Back pain advice for Santa

Shuaib Karmani

Christmas is coming and for most of us that means a break from work and, just maybe, a chance to put your feet up. Not if you are Santa Claus though – he will be facing a mountain of backbreaking work and as he's no longer a spring chicken, could suffer the consequences later. Consultant Orthopaedic Surgeon Shuaib Karmani, a specialist in back problems, has some advice to help Santa avoid aches and pains over the festive season.

“Santa is certainly a prime candidate for back problems. He’s not as young as he was and, like many older people, may suffer from stiff joints in cold weather. He also carries a bit of excess weight which puts more pressure on the joints. So before he even thinks about harnessing the reindeer, he needs to prepare his body so that it is fit for his marathon flight around the world on Christmas Eve. Losing a bit of weight and incorporating a gentle exercise routine into his daily activities will help strengthen muscles and joints.

When packing the sleigh, Santa needs to take great care otherwise he may find himself in pain throughout the trip. Tempting though it must be to load up as quickly as possible, lifting heavy weights while pivoting the body can cause an injury. Santa needs to remember to lift with his legs not his back, to bend his knees and keep his back straight while rising. For heavy presents he should use one hand to lift from the underneath rather than trying to pick it up with two hands from the top – or, preferably, get the elves to help.

Santa faces the prospect of a good many hours cooped up in his sleigh, so he needs to be mindful of his driving position. If he hunches over the reins, he will soon feel the tension in his shoulders which could lead to pain later on. He should make sure that his seat is properly adjusted and comfortable before setting off so that he can maintain good posture throughout the journey.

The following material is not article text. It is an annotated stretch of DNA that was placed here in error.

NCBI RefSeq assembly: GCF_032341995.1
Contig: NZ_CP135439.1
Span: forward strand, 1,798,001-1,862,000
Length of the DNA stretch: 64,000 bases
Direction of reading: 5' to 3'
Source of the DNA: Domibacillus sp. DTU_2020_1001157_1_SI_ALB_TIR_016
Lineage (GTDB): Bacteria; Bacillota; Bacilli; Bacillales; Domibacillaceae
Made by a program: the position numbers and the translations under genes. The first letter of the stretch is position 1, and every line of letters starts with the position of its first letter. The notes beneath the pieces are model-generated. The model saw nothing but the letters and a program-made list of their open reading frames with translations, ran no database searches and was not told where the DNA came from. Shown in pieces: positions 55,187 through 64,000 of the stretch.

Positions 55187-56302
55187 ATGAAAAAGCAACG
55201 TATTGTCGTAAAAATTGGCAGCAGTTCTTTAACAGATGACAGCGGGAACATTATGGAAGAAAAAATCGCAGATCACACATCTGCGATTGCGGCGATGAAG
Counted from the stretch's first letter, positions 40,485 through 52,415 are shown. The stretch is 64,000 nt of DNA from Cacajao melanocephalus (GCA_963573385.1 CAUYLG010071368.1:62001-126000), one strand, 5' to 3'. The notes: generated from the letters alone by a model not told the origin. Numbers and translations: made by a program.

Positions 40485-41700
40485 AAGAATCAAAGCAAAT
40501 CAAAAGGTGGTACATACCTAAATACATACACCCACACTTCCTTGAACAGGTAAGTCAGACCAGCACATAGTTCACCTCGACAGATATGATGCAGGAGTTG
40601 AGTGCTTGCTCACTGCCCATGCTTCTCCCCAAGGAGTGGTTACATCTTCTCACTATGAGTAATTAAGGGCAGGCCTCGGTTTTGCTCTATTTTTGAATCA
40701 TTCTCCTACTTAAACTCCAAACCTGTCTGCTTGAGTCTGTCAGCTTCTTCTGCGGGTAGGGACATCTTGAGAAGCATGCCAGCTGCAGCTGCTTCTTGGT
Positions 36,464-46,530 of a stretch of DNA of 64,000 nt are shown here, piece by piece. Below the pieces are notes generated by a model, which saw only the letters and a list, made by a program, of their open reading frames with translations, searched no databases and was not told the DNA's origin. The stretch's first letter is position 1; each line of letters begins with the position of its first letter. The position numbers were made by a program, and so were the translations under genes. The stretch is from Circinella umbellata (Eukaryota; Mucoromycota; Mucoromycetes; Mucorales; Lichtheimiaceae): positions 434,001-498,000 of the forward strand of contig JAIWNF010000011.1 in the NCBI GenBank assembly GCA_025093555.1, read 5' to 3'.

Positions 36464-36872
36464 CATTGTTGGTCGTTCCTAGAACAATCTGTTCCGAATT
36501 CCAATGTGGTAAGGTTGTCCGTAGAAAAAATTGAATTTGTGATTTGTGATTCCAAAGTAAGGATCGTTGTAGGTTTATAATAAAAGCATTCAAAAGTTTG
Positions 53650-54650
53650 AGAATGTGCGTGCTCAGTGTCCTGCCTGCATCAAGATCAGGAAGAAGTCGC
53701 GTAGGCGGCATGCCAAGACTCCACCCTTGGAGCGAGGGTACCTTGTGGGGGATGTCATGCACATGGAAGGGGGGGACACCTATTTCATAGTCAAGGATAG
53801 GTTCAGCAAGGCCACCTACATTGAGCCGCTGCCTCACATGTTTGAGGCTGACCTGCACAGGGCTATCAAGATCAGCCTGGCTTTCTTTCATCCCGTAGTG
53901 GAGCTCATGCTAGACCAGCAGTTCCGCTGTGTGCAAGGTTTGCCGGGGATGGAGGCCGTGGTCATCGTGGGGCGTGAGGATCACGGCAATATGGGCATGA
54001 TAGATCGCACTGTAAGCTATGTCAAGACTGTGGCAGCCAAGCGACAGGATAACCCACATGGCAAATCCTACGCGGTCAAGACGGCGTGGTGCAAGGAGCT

Even if he is running late, he shouldn’t allow the reindeer to bolt off as a racing start could jar his neck, causing whiplash.

Santa’s trademark sack is another potential hazard and I would rather see him transporting the presents in a wheelbarrow or handcart as this would be much better for his back. But if a sack it must be, then he shouldn’t over-fill it and must remember to lift it carefully - certainly not swing it – on to his shoulder.

My last bit of advice for Santa is to take a break every now and then and I don’t mean sitting down to plateful of mince pies and a glass of port. A few gentle stretches and shoulder exercises every now and then should help to keep his muscles from over tensing.

If on return to the North Pole he finds his back is aching and his neck is sore, then he should take it easy. He will probably find that his pain will settle with simple treatments like over the counter anti-inflammatories. But if it persists, he may need to seek advice from his GP who may refer him to a back specialist for further tests and treatment.

Happy Christmas!